The FTX cryptocurrency exchange founder Sam Bankman-Fried is expected to plead not guilty on Thursday to new US criminal charges, which include conspiring to violate campaign finance laws and bribe Chinese authorities.
Bankman-Fried, 31, had earlier pleaded not guilty to eight counts of fraud and conspiracy for allegedly stealing billions in FTX customer funds to plug losses at his hedge fund, Alameda Research. A person familiar with the matter told Reuters he also plans to plead not guilty to the new 13-count indictment.
The new charges add to the pressure on Bankman-Fried, who faces a possible sentence of decades in prison if convicted at a trial set to start on 2 October.
He was arrested in December, after a flurry of customer withdrawals spurred by concerns about commingling of funds between the exchange and Alameda prompted the collapse of now-bankrupt FTX.
The initial indictment by the US attorney’s office in Manhattan contained few details about the alleged scheme. In an unusual post-arrest blogpost, the former billionaire acknowledged inadequate risk management at FTX, but said he did not steal funds.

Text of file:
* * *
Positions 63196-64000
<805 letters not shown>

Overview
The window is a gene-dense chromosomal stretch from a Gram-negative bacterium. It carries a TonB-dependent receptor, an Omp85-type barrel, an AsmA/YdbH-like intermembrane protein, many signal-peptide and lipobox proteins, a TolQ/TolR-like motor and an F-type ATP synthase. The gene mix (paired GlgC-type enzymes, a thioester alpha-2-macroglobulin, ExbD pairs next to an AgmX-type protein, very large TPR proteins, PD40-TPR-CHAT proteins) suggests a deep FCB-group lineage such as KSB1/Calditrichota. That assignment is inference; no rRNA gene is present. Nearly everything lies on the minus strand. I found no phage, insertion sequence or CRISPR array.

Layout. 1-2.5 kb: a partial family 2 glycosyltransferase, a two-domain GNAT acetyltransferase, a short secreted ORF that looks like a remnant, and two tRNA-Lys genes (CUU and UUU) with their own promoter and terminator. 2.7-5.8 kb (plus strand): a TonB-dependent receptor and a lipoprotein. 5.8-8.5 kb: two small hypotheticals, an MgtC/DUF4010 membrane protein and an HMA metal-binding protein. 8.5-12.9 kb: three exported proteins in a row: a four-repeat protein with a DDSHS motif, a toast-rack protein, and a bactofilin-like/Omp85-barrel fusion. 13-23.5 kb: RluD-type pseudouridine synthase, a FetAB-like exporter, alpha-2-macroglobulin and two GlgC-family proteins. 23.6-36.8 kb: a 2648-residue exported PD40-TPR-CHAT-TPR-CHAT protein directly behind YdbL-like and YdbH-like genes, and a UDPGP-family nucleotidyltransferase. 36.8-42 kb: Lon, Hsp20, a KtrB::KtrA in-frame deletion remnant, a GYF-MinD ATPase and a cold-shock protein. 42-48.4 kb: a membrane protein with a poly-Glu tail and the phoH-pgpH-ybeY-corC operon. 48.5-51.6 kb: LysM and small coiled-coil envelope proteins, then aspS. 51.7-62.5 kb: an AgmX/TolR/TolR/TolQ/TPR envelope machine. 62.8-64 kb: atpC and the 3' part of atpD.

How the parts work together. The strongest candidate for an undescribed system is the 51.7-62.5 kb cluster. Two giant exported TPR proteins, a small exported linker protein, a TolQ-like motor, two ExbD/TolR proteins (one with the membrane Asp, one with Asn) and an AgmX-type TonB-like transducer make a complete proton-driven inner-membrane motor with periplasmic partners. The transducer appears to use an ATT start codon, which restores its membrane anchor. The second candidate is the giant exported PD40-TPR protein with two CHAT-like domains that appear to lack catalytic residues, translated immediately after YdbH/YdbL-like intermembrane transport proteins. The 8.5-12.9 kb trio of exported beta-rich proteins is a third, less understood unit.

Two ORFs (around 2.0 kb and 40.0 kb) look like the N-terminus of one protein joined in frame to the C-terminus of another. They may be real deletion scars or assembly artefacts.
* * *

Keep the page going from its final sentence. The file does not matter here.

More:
Prosecutors in late February filed a new 12-count indictment elaborating on the fraud charges and accusing Bankman-Fried of illicitly contributing tens of millions of dollars to US political campaigns through straw donors, part of a strategy to buy influence in Washington.
And on Tuesday, prosecutors moved to unseal yet another indictment, which accused Bankman-Fried of conspiring to violate an anti-bribery law by orchestrating a $40m payment to Chinese authorities to regain access to $1bn in cryptocurrency in Alameda accounts that had been frozen.
Three former members of Bankman-Fried’s inner circle – former Alameda chief executive Caroline Ellison, former FTX technology chief Zixao “Gary” Wang, and former FTX engineering director Nishad Singh – have all pleaded guilty and agreed to cooperate with prosecutors.
Bankman-Fried is confined to his parents’ Palo Alto, California, home on $250m bond pending trial. Earlier this week, US district judge Lewis Kaplan approved modifications to Bankman-Fried’s bail package that are designed to prevent the defendant from tampering with witnesses.
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